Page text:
I recently attended the CAR2010 conference and at one panel posed the following question:
Why isn’t there more, much more, data graphics in the news?
By way of example I listed 5 recent news stories that could have been significantly improved if the right data graphic accompanied the story. The goal was to get a sense from news industry insiders what the barriers were to using more data graphics when reporting stories. To pose this question it wasn’t necessary to show the actual data graphics, the mind’s eye version would work just as well (if not better).
I’d like to bring the discussion started there to this forum and to kick that off the next several articles will present these 5 news stories along with hypothetical data graphics. Again, the focus of this series of articles is to spark discussion about the effectiveness of using data graphics in news stories and to that end a large number of sample stories (even with mocked up graphics) is better than fewer stories with real graphics. Real data may also be distracting as it would spur discussion on the actual story. In general this would be a good thing, and so the graphics may be updated with real data later, but for now to be both speedy and focused we’ll be using mocked up data.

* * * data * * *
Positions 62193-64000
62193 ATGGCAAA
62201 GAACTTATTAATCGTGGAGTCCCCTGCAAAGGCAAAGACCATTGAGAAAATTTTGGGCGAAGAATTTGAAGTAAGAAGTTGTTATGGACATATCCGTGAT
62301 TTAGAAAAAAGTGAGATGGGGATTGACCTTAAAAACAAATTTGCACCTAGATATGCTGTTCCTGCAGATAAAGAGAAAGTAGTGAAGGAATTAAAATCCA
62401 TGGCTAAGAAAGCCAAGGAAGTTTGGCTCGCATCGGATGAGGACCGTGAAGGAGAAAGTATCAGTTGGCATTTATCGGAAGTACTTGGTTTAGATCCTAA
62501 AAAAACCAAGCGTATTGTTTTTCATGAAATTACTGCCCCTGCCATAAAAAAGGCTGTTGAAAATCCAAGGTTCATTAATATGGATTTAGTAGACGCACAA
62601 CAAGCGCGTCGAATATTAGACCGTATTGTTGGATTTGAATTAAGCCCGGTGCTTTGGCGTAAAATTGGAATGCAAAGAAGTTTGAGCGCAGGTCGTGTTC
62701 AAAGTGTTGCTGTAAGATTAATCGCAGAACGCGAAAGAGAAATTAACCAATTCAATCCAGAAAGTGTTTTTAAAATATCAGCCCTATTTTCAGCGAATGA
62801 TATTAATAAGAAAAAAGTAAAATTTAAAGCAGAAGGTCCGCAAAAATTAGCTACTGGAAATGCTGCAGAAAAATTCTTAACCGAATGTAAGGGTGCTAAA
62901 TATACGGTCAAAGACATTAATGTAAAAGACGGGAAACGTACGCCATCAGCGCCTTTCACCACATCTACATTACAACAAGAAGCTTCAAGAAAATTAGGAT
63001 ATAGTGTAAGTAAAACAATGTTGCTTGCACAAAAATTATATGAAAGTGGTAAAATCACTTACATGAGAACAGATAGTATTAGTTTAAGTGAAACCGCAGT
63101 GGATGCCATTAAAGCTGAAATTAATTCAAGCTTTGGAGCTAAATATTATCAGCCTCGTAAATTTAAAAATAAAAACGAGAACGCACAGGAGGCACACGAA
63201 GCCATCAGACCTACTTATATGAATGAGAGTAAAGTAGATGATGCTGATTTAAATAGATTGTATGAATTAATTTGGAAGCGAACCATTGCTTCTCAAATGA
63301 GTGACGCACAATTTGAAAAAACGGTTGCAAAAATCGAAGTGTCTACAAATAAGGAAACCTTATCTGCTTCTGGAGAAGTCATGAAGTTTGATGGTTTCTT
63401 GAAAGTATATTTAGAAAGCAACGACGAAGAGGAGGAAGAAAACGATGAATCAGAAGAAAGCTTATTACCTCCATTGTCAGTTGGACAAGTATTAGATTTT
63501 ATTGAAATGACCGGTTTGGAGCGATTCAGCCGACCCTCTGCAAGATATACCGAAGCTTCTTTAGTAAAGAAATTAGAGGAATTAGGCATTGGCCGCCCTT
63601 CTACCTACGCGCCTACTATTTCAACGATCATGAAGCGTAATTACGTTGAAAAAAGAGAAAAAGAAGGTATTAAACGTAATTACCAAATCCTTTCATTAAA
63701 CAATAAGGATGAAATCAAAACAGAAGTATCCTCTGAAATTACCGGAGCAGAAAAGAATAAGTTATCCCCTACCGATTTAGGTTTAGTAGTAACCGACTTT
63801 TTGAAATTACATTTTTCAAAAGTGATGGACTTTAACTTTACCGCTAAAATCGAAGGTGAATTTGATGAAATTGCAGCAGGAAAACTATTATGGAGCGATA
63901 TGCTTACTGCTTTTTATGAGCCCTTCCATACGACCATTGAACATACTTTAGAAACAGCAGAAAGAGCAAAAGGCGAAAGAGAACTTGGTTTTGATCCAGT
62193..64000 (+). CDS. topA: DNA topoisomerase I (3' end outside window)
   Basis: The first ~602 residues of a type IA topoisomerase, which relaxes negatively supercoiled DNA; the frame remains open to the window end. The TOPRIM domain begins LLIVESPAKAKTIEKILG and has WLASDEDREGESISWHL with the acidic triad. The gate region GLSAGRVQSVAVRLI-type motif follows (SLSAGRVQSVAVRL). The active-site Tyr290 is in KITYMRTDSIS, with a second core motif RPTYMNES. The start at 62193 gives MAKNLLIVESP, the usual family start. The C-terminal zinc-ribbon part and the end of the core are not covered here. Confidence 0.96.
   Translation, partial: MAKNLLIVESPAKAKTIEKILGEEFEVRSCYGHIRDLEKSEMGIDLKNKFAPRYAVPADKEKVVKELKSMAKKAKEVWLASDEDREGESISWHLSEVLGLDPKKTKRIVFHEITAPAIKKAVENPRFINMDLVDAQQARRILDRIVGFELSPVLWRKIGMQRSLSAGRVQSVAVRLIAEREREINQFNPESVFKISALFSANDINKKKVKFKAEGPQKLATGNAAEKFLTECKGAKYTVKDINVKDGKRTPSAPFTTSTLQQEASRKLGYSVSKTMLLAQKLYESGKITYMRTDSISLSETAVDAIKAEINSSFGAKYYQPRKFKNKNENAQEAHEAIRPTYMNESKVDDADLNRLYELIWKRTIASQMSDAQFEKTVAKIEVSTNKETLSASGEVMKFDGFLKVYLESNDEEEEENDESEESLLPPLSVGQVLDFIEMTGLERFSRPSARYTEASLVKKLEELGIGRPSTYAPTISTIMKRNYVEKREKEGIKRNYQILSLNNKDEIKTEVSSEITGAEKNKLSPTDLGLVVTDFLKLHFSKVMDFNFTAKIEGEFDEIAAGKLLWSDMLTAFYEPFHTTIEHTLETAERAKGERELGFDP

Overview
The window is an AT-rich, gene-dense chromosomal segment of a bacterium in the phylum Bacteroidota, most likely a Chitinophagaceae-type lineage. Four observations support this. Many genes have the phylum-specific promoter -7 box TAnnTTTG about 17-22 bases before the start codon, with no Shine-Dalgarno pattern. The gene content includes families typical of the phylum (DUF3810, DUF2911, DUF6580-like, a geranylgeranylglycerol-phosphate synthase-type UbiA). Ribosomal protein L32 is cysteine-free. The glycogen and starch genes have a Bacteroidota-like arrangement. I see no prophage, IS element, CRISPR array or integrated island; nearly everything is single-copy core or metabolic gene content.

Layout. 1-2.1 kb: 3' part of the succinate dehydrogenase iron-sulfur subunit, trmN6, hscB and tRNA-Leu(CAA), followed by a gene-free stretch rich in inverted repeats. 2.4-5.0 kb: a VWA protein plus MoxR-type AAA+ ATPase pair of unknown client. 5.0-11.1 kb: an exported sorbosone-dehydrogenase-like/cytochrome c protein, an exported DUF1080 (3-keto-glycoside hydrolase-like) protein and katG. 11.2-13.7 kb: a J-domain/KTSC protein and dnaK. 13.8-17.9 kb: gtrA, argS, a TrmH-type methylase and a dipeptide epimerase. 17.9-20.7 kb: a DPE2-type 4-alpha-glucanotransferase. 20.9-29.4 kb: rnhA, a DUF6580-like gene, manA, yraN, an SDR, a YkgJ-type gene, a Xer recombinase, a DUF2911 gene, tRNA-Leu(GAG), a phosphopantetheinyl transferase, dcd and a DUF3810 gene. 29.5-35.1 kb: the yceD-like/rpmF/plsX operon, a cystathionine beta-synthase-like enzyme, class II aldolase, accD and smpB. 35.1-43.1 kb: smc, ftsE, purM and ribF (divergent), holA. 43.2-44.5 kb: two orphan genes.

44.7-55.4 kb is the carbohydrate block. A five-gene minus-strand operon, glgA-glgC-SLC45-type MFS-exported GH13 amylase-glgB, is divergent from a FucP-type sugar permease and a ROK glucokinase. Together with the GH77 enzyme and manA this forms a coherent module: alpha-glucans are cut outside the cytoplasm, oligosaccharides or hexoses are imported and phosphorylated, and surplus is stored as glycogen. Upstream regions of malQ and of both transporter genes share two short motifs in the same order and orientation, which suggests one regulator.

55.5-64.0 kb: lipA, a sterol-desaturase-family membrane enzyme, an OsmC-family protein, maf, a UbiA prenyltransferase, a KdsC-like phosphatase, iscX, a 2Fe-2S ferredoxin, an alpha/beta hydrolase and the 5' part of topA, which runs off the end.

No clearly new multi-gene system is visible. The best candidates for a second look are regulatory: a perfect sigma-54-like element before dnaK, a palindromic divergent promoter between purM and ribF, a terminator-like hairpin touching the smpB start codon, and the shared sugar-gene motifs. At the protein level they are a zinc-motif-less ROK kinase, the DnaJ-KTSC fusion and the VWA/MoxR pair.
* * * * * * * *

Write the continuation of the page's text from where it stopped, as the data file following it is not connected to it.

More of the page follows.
The recent news stories in question will be:
- The change in breast cancer screening guidelines
- The court ruling that autism is not caused by vaccines
- The European study that showed increased heart attacks shortly after the switch to daylight savings time
- The Sunlight Foundation’s story on Reconciliation (this will include a mock graphic as distinct from the recent article)
- Economists and bankers statement in late 2008 that the economy was “going over a cliff”.
More may be added before this series concludes.
Tell your friends, tell your neighbors, come join the fun!